Families for furry friends

 Foothills Humane Society shelter manager Megan Brown holds a dog waiting to be adopted at the facility, located at 500 Five Forks Road in Liberty.

Foothills Humane Society finds

homes for unwanted animals

By Ben Robinson, Courier Staff

LIBERTY — The Foothills Humane Society animal shelter is under the leadership of a new director — Samantha Gamble, who began her duties in January of this year.

Gamble is already faced with a tough, overcrowded situation at the shelter.

During a recent day, the shelter was home to 39 cats, which is the shelter’s limit. New homes are needed for the animals before the shelter can accept more.

The shelter was also recently home to 38 dogs, which is close to its limit. Gamble said the shelter could probably handle up to 10 more dogs, depending upon their size.

Gamble, who worked for a veterinary clinic for 12 years, has an associate’s degree from Tri-County Technical College and a bachelor’s degree from Clemson University. She took the reins of the shelter after the long tenure of Carolyn Wemett, who led the shelter for 30 years.

The purpose of the shelter is to, quite simply, eliminate overpopulation of pets in Pickens County. The shelter wants to do so in an humane way, providing a home and nourishment for unwanted animals. The shelter also provides key medications, such as heartworm medication, to ensure the animals have every opportunity for a healthy life.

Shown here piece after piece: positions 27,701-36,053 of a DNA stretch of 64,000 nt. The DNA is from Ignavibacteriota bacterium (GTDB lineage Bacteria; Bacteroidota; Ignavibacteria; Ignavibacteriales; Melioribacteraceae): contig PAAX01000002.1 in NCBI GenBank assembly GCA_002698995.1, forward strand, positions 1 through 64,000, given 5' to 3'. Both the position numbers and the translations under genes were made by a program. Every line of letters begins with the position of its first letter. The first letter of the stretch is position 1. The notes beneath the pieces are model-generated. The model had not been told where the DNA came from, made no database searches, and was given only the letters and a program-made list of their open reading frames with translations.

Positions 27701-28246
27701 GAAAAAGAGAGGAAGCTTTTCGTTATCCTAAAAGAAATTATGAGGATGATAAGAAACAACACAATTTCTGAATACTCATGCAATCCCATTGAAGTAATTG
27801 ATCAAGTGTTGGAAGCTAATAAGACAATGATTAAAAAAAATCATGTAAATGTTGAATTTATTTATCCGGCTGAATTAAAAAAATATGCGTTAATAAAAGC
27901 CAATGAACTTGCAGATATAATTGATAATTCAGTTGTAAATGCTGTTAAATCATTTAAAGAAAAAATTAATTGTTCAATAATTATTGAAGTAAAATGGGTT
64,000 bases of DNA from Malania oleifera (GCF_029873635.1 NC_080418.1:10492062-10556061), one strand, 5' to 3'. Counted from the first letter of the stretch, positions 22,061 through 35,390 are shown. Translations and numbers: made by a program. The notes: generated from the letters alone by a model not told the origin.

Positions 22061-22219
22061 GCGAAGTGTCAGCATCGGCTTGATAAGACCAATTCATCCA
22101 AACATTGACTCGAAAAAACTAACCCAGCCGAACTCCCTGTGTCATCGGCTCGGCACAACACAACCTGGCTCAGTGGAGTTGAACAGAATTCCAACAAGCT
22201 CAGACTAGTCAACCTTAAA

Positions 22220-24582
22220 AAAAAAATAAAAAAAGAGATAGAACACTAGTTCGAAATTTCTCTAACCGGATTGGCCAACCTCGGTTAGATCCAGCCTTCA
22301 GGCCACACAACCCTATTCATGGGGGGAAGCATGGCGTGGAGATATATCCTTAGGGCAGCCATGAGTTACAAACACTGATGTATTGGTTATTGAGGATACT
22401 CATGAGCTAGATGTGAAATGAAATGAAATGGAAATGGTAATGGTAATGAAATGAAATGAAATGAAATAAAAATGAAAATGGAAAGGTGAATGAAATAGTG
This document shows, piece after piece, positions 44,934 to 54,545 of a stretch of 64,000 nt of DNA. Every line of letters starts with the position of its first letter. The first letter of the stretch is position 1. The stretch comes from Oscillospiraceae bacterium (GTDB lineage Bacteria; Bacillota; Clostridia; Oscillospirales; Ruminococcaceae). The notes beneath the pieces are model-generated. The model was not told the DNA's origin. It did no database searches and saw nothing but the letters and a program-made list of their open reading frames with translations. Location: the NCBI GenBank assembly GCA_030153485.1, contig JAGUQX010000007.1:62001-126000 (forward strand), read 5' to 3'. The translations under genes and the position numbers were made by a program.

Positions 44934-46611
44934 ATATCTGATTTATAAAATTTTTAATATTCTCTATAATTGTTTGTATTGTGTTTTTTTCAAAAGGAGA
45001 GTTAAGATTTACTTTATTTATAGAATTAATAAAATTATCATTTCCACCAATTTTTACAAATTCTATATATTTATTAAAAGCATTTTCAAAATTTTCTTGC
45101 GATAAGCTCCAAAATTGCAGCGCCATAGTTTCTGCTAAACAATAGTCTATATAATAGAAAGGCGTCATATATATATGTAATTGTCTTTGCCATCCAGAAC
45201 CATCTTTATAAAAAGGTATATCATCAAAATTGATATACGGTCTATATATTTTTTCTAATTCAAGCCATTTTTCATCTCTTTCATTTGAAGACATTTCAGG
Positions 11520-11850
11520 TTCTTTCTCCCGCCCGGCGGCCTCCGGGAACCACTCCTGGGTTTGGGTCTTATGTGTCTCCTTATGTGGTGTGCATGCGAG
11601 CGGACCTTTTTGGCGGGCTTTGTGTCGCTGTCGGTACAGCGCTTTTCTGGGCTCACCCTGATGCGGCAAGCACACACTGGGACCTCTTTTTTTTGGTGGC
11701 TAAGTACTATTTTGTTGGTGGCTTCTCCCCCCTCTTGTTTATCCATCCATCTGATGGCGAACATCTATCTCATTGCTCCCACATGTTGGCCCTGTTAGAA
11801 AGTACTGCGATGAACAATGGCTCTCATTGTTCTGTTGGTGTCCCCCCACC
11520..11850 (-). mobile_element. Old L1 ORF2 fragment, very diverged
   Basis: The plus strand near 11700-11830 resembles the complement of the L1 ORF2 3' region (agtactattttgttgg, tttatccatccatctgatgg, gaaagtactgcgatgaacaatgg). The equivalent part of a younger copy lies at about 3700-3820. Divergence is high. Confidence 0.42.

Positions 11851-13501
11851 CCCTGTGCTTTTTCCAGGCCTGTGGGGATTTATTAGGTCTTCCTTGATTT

The shelter was opened in 1973 and is currently home to close to 80 animals.

To adopt a dog, a person must pay $70. To adopt a cat, it costs $65 for each pet. However, the adopted pet will have already been spayed or neutered and received all necessary vaccinations.

Humane Society employees — there are only three — also take every animal out for a walk twice each day, regardless of the weather, to keep the animals active despite living inside cages. They also do some basic training so the pet will be able to adapt to its new home more easily.

The shelter has taken in more than 175 animals so far this year, finding homes for more than 120 of them.

Adoptions occur through visitors to the shelter, located at 500 Five Forks Road in Liberty, and participation in numerous events, such as community fairs.

Gamble said the shelter is also thankful for donations from Wal-Mart, Sam’s Club, Tractor Supply and other businesses who help the shelter survive despite depending on donations.

Brian Clardy serves as full-time kennel caretaker, cleaning and feeding the animals and helping clean up after the animals.

Megan Brown, granddaughter of Wemett, grew up with the shelter as part of her life, so it makes sense that she serves as the shelter manager.

“We hope for a great year this year,” Gamble said. “These pets deserve the best.”